The Mayo Clinic Proceedings came out with a study that shows that many of the treatments that doctors once swore by are useless or worse.
The New York Times did a piece on it and the commentary contained a great deal of doctor-bashing. So of course I opened my big mouth and pointed this doctor hatred out. The comment I got back was this: “It’s not hatred, it’s fear.”
Wow. If people are starting to fear physicians then we’ve got a real problem. Trust has always been the basis of the doctor-patient relationship. If you can’t trust us then we might as well go back to the days of charlatans and quacks. I know, some people are going to say we’re all quacks anyway but those folks had shoddy upbringing. If you can’t trust us then we’re done. If you can’t trust us then our relationship becomes adversarial: you against me. If you can’t trust us, you won’t tell us things, you won’t do what we say, you will constantly be doubting our motives. And vice versa. Actually, now that I think of it, the doctor-patient relationship becomes basically teenager-parent.
The literature on doctor-patient trust suggests that a patient’s health or recovery depend in part on the doctor-patient relationship. Judith Hall, a researcher at Northeastern University, wrote with colleague Debra Roter,
Once the patient and physician are brought together, they enter a relationship predicated on the expectations each olds for the conduct of the other. The relationship thus formed has substantial implications for how the curing and caring process will be accomplished and the extent to which needs and expectations will be met, satisfaction achieved, and health restored. (Doctors Talking with Patients/Patients Talking with Doctors)
Trust has many components. It is based partly on compatible communication styles. The Journal of General Internal Medicine points to the patient’s assessment of the physician’s communication, level of interpersonal treatment, and knowledge of the patient. In these times of short visits, short-tempered doctors and patients, and fragmented treatment, all those factors are in jeopardy. Patient dissatisfaction implies poor trust. Race and gender of both patient and doctor has an impact. Patients who genuinely like their doctors tend to trust them more.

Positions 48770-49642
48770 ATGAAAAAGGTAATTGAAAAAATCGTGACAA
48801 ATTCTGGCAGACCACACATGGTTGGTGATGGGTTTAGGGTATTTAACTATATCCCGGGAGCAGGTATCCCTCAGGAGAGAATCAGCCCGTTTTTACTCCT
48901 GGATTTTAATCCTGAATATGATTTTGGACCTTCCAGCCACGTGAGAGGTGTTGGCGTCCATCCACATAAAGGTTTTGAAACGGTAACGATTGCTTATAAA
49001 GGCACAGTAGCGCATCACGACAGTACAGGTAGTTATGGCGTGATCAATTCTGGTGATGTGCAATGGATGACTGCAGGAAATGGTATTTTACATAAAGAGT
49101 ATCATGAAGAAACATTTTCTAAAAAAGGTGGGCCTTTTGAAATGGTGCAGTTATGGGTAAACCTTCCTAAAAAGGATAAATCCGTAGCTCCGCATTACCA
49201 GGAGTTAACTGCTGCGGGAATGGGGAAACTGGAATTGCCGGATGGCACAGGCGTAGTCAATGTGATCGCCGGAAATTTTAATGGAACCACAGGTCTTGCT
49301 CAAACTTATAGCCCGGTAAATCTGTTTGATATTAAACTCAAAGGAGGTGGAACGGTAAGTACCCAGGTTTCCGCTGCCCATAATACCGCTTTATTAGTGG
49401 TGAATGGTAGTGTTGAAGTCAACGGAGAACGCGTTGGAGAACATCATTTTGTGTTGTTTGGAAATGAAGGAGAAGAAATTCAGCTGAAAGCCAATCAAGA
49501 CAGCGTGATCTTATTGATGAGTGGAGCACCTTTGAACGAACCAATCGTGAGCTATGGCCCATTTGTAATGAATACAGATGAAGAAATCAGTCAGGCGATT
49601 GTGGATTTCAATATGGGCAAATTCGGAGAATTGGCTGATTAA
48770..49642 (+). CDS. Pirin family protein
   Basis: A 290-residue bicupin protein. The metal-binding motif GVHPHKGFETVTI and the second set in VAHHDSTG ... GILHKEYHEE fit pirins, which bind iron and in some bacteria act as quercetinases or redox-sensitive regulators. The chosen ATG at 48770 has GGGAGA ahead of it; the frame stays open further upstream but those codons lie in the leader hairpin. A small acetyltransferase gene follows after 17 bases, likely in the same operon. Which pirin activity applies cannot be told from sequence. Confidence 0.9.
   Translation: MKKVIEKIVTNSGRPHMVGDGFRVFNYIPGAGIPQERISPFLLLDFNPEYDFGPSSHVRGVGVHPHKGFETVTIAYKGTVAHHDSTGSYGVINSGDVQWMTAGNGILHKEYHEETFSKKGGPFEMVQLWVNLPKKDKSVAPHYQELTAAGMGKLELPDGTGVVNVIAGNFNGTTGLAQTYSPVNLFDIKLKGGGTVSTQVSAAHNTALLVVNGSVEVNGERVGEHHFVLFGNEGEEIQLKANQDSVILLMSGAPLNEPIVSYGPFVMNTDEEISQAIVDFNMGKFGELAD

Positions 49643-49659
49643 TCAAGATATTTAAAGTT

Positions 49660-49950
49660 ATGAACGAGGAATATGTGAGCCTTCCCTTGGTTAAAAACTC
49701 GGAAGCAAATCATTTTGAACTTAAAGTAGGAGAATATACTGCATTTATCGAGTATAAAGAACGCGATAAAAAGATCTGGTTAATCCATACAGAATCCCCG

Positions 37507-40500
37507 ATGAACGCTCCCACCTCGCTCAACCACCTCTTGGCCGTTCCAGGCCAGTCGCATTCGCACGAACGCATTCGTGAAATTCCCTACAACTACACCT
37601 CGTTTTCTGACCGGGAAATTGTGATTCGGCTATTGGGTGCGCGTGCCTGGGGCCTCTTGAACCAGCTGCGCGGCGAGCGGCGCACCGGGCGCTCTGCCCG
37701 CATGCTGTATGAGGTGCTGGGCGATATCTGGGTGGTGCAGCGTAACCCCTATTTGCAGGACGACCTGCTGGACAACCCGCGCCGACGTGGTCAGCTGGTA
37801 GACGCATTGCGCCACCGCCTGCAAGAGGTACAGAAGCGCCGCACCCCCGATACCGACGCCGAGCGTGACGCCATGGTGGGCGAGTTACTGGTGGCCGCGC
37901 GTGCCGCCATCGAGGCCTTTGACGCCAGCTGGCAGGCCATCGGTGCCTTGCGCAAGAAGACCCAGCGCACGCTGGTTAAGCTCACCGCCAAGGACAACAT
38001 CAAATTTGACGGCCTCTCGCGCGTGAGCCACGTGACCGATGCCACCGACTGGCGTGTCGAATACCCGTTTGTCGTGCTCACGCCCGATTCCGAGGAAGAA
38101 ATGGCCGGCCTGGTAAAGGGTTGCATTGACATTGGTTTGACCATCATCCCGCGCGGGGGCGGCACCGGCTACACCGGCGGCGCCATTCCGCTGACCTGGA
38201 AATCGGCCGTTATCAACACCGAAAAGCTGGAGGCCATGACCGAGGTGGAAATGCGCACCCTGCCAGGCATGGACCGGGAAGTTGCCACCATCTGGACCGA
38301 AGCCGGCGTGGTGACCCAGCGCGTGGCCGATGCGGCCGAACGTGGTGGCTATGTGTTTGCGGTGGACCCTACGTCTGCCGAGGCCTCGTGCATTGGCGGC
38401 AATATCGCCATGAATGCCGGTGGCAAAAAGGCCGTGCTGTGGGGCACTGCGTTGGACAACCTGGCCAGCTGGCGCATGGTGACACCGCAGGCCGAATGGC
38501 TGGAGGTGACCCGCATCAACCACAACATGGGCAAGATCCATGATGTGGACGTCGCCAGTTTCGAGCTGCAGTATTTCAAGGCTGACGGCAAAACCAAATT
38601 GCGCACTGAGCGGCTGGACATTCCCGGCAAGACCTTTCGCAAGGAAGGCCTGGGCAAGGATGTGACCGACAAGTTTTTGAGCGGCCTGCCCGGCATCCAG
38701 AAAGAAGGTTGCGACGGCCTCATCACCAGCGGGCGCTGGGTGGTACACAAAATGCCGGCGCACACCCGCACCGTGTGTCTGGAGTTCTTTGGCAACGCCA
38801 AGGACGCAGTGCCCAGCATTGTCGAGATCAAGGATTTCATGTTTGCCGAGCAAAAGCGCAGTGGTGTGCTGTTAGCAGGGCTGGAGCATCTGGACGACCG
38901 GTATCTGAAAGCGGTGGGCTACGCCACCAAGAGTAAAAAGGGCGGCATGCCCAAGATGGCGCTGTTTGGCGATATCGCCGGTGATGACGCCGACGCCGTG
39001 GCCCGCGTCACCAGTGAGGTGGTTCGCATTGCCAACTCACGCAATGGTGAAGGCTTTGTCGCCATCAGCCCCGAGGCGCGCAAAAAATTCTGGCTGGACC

In the 1950s it was thought that the basis of physician trust is the understanding that doctors treat everyone equally. The media has made sure we all know this is not true, and this has to do with economics and geography as well as regional differences in standard of care. That old-fashioned trust of the physician resulted in a paternalistic approach to medicine with the resulting backlash by the autonomy movement. The basic function of the doctor, to diagnose and treat, has been called into question by the Mayo Clinic article as well as a number of other stories such as over-prescribing, doctors taking money from drug companies, the guy who performed illegal and unsanitary abortions, doctors turning down medicaid patients, etc. Doctors trust patients less too. Part of the reason doctors don’t follow the latest recommendations is fear of litigation, especially if they don’t do something.
All the data is mushy in the research on doctor-patient trust and a lot of it is old. Anecdotal evidence, like my interchange in the NYT comment section, suggests doctors are losing ground on this issue. The following things might help a little:
1. Doctors cannot take money from drug companies. Ever. Not even a pen. Just don’t do it.
2. Practice good communication, or learn how if you don’t know. This goes on both sides. If you don’t understand, ask. If you are the patient, bug the doctor until you are satisfied. If you are the doctor, ask and answer for as long as it takes.
3. Take money out of the conversation. Universal health care is the only way to do this successfully.
4. There is nothing wrong with finding a doctor who is the same gender or ethnicity as you.
5. Understand that nobody has all the answers. Doctors don’t know everything, patients don’t always know what they want, and none of us like this fact. We like to think medicine is an exact science but it is not.
6. Doctors must keep up with the latest real research. We must go to our annual conferences. Where I work, the only people who get to go to the annual conference are the people who are presenting, who are the researchers, who always go, and who do less clinical work. No. Everyone goes. Close the ORs. Close your office. Can’t afford to close your office? Use the databases like UpToDate, which has a hundred doctors employed solely for the purpose of gathering the latest clinical info.
7. Tort reform. All the research and conferences in the world don’t do anything if people are afraid to follow what the research says.
8. Patients cannot expect miracles. Those days are over. Patients cannot expect that they can get every test and treatment known to man. Those days are over too.
9. Let’s all recognize our humanity.
Shirie Leng is an anesthesiologist who blogs at medicine for real.